Note to Parents: There is some profanity (not excessive) and some implied sex. I don't think it is appropriate for pre-teens but I felt comfortable letting my teenager read it.

I primarily review graphic novels and my rating system is simple. 5 stars for books that I couldn't put down and read from start to finish in one sitting. 4 stars for excellent books that I highly recommend and will continue reading myself. 3 stars for books I liked and may recommend. 2 stars and below for books I would not recommend.

I hope this review helped. If it did, please click the yes button below. Thanks.
13 von 16 Kunden fanden die folgende Rezension hilfreich
Science Fiction + Pulp Adventure x 100 = Crazy Stuff 3. Juni 2014
Von Anarchy in the US - Veröffentlicht auf Amazon.com
Format: Taschenbuch
Black Science is one of my favorite Image books right now. There – I said it. Not so much because it’s by one of my favorite writers in current comics Rick Remender, but because it’s everything I love about comics in one setting. It has high end action, lots of crazy science fiction (a note Remender is good at), and plenty of crazy twist and turns to keep you interested. It’s an ode to Pulp comics like Doc Savage and Remender makes no apologizes for it. I know I usually start my reviews with a rudimentary introduction, but what the heck? Cut to the chase because that is just what Black Science is as a series; one that cuts to the chaser and doesn’t let go.

BLACK SCIENCE VOL.1: HOW TO FALL FOREVER collects issues #1-6. Grant McKay, leader of the League of Scientist, has finally found a way to use black science in order to travel through other dimensions thanks in part to his invention, The Pillar. So McKay invites his family and the science team to look at his personal achievement and something goes wrong, to which the Pillar warps the crew into another dimension filled with frogs and monster having a war. The only thing Grant and his crew can do is try to stay alive while hopping through dimensions to hopefully get back home, if ever they make it back home.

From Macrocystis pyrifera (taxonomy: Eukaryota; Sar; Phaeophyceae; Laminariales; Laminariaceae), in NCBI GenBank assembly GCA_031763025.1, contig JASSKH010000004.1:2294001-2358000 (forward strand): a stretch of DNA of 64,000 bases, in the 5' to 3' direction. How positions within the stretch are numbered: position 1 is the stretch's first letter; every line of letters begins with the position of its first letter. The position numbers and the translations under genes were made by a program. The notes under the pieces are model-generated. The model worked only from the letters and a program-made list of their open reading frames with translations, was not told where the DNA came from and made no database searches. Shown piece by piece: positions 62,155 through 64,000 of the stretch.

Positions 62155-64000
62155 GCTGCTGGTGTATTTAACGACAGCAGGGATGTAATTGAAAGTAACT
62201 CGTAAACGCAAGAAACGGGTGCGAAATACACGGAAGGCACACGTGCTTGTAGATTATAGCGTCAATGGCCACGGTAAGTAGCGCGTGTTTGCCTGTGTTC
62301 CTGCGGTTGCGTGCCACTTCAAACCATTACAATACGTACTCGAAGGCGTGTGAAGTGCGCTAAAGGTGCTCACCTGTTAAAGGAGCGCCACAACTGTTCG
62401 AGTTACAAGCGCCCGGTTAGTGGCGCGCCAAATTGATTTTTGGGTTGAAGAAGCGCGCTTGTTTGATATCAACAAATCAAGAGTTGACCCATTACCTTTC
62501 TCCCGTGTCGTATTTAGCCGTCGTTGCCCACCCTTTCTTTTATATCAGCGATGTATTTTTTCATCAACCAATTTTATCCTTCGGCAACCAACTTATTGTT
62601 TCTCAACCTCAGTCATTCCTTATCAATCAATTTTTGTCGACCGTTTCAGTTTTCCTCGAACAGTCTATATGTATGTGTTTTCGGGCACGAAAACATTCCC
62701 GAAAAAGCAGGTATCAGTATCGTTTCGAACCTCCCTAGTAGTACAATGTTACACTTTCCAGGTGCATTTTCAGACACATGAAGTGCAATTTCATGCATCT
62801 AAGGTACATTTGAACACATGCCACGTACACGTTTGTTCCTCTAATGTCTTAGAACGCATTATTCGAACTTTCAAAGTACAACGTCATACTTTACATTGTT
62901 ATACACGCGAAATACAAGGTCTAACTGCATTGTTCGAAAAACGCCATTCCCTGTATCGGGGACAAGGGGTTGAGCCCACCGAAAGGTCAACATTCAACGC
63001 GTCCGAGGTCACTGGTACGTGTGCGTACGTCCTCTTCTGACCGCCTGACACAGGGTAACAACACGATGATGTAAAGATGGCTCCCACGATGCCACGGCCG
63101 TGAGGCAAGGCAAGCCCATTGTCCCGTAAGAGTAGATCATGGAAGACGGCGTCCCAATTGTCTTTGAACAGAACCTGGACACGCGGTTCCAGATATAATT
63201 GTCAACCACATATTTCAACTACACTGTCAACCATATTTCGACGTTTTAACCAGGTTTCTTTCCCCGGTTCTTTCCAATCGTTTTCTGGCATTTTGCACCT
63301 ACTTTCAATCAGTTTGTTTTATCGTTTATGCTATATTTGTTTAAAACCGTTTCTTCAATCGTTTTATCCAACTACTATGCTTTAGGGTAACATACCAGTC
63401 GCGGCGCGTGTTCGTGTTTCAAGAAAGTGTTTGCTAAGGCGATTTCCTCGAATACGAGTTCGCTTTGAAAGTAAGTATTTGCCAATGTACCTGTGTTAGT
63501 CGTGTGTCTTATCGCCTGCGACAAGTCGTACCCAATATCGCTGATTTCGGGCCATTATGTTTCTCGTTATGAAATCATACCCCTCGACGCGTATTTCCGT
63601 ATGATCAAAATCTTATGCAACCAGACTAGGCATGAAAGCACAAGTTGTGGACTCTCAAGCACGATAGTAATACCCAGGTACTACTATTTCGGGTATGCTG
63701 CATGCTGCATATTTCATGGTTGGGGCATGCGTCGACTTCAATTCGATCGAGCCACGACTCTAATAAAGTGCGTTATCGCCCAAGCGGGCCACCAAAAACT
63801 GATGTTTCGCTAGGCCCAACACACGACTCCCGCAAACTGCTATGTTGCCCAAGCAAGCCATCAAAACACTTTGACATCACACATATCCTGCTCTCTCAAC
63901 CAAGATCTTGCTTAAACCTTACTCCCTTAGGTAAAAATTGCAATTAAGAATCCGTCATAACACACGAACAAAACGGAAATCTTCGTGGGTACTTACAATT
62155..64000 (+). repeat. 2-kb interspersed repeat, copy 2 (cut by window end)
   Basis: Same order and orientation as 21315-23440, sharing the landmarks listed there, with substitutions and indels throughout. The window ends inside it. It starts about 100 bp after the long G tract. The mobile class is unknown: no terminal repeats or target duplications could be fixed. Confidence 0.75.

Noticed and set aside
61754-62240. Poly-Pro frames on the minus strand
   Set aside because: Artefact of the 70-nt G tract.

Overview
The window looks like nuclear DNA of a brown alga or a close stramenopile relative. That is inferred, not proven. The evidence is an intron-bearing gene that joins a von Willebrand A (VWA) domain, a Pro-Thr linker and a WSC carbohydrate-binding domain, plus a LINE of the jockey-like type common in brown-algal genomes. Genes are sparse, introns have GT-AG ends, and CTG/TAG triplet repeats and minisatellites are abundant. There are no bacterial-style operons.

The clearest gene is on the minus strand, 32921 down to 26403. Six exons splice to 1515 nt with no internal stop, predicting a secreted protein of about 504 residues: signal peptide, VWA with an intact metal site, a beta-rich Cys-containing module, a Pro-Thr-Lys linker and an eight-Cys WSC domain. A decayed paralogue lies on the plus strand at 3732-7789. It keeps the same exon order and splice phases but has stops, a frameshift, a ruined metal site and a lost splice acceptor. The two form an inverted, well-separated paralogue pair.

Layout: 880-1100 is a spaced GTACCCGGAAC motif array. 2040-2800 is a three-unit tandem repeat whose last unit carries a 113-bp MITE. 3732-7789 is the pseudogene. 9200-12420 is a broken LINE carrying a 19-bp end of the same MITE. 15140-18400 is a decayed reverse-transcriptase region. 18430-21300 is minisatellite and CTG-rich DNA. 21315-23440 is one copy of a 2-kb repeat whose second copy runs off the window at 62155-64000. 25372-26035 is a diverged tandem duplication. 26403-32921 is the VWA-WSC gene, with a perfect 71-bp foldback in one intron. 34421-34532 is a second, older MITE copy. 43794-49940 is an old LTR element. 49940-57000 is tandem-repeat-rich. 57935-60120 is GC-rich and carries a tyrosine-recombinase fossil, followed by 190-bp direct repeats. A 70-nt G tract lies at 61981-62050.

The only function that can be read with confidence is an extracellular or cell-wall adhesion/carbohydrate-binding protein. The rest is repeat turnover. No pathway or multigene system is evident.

Remender hits the ground running with this series as Grant and the crew is trying to survive in bad situations with each jump in weird crazy dimensions from fending off humanoid-frogs with electric tongues that live on islands of giant sea turtles, to a futuristic era of Civil War soldiers fighting cyber Indians. And that’s only a small part of what’s to expect. This is a zany adventure series that not only focus on the crazy worlds the McKay crew visit, but the conflict with the crew itself. While the main narrative focuses on the crew staying alive long enough, the book jumps to flashbacks leading up to the current events that help explain things and understand the characters better. Grant has perplexing persona of being a typical scientist, trying to be a good family man, yet has bad habits (like having an affair with another scientist). All the while a plot from one of the scientist to possibly sabotage the project make for a fun and engaging read you want to know what happens next. Remender really sets the bar by using complete creative control to surprise readers every step of the way. If you think Walking Dead defies reader expectations about who might die at any moment, Black Science will give it a run for its money, especially the very end of this book.

A great book is only as strong as the writer/artist team, and Matteo Scalera is the other half that make a beautifully drawn book. His art style is sketchy and loose, but it is utterly detailed and frantic to match the pace. Thanks to colorist Dean White to bring out the detail, every kind of weird sci-fi design you could imagine is in full force under Scalera. This is a beautiful book.

I had no problems with this book. If there were any faults it might be the breakneck pace and Scalera’s art style being a bit crazy at times, but I found them miniscule.

Chalk up another hit from Image because BLACK SCIENCE VOL.1 by Rick Remender and Matteo Scalera is a great science fiction adventure that runs at 100-miles-per-hour and does not let up. And at $10 it’s very safe to try this title out for yourself.
2 von 2 Kunden fanden die folgende Rezension hilfreich
Rick Remender and Pulp-SF-Anarchy Return To Comics 23. Juni 2014
Von Corey Lidster - Veröffentlicht auf Amazon.com
Format: Taschenbuch